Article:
These newspapers in their entirety, along with many of their contemporaries, can be found among our numerous digitized archival collections. For interested researchers who make the journey to us in Lubbock, some can even be viewed in person, along with our many other collections related to Texas history. Just give our cheerful Reference Staff a call and they’ll see what they can set up for you.

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Elmer Kelton’s Papers at the Southwest Collection

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The Southwest Collection is home to the papers of a number of prominent fiction and non-fiction writers, but few among them were as prolific as Western fiction writer Elmer Kelton. Born in 1926 in Horse Camp, Texas (a name that destined him to do something related to West Texas…), Kelton was raised on the McElroy Ranch near Crane, Texas, where his father worked for over thirty years. This experience among a host of others throughout his life shaped the ensuing five decades of non-stop composition.

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After a stint at the University of Texas at Austin from 1942 to 1944, then 1946 to 1948 (sandwiching two years of service in the army during World War 2), he acquired a journalism degree and returned to West Texas where he spent over a decade writing for local newspapers. Kelton’s work appeared primarily the San Angelo Standard-Times, but pieces appeared throughout the region, such the one above from the Big Spring Daily Herald.

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But it was the authorship of more than 30 novels that made his reputation. The resulting accolades are almost too many to list (but we’ll try). 3 Western Heritage Awards, given by the National Cowboy and Western Heritage Center; 7 Spur Awards from the Western Writers of America; the Barbara McCombs/Lon Tinkle Award from the Institute of Texas Letters; a lifetime achievement award from the National Cowboy Symposium; and the first Lone Star award for lifetime Achievement from the Larry McMurtry Center for Arts and Humanities at Midwestern State University. Oh, and in April 1997 the Texas Legislature declared an Elmer Kelton Day.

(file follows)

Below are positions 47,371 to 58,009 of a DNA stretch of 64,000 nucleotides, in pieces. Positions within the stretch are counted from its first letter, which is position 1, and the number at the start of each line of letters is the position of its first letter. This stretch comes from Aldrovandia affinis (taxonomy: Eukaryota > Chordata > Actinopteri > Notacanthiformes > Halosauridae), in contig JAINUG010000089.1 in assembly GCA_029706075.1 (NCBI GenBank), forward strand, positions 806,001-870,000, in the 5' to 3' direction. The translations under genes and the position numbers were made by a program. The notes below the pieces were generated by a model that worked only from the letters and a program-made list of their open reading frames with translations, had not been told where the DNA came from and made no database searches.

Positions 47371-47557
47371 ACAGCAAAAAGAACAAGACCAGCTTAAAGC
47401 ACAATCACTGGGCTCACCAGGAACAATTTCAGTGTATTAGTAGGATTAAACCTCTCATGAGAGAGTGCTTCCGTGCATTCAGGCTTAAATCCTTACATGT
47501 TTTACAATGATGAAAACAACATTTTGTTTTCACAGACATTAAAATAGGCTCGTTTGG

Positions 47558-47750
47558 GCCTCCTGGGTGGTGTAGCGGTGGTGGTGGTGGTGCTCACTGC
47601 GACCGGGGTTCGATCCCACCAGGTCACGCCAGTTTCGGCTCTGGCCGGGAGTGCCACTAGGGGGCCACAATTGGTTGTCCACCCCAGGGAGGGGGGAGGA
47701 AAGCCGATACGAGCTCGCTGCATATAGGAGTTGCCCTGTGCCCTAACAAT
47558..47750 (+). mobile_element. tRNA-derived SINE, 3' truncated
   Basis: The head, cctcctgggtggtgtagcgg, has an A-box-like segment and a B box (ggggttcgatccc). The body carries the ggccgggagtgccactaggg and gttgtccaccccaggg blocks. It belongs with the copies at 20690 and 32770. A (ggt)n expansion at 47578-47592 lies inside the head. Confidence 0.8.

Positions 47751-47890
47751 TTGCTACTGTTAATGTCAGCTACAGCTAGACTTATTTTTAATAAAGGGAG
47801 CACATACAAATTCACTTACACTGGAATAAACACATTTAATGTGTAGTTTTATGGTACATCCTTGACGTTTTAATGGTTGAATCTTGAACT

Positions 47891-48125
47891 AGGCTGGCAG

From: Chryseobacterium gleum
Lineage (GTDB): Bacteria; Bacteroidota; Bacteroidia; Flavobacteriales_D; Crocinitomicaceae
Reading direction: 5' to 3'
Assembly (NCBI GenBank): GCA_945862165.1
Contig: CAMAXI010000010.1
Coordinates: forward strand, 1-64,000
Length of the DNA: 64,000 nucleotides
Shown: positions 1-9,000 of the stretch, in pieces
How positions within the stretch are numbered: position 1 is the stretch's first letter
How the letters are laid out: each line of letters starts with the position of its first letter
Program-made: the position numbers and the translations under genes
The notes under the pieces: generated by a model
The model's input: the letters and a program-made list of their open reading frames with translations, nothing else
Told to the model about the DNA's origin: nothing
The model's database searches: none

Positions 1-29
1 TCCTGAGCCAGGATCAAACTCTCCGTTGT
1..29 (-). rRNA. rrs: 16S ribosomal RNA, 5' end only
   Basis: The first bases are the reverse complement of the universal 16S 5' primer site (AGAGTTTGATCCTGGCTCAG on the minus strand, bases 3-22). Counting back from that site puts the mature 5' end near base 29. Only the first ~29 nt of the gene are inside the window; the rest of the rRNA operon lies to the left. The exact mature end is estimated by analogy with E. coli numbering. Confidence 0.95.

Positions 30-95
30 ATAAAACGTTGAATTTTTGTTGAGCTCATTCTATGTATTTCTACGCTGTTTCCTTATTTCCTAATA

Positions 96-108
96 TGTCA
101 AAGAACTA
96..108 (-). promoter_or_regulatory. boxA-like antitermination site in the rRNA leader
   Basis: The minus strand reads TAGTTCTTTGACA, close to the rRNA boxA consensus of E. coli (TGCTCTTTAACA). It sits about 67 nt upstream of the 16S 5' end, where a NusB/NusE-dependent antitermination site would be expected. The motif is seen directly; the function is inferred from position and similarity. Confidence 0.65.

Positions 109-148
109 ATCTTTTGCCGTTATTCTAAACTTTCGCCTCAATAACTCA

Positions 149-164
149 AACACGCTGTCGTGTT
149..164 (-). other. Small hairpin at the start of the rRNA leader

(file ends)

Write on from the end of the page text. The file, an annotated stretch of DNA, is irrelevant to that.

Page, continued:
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Novel-writing and award receptions had to be scheduled around his other career. Kelton spent five years as Sheep and Goat Raiser Magazine’s editor, twenty-two as associate editor of Livestock Weekly, and of course, the diligent newspaper work that he continued until the 1990s. The excerpt above is an excellent example both of his prose and the sense of humor that permeated it (as well as a host of entertaining ads for the upcoming local rodeo).

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As a longstanding member (over 40 years) of the Western Writers of America, Kelton often found himself collaborating with other writers. The letters below and above, dating from 1972, concern a project wherein several writers would compose a story by passing it from writer to writer, each of whom would add to it before giving it to the next. Although the outcome of this project wasn’t apparent from a brief search through the boxes of correspondence in his Papers, we suspect a dedicated researcher might find the answer someday.

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Elmer Kelton’s catalog continued to grow even after his passing in 2009, with Texas Standoff, a novel in his Texas Rangers series, appearing posthumously in 2010. But honestly, our 500 words of description are hardly able to do justice to the man’s colossal body of work. His novels are widely available in libraries (including ours) and you’d do well to pick one up and read it through. Or, if you’d like to research further into the nuts and bolts of a famed Western writer’s process, our helpful Reference staff would be happy to get Kelton’s papers into your hands.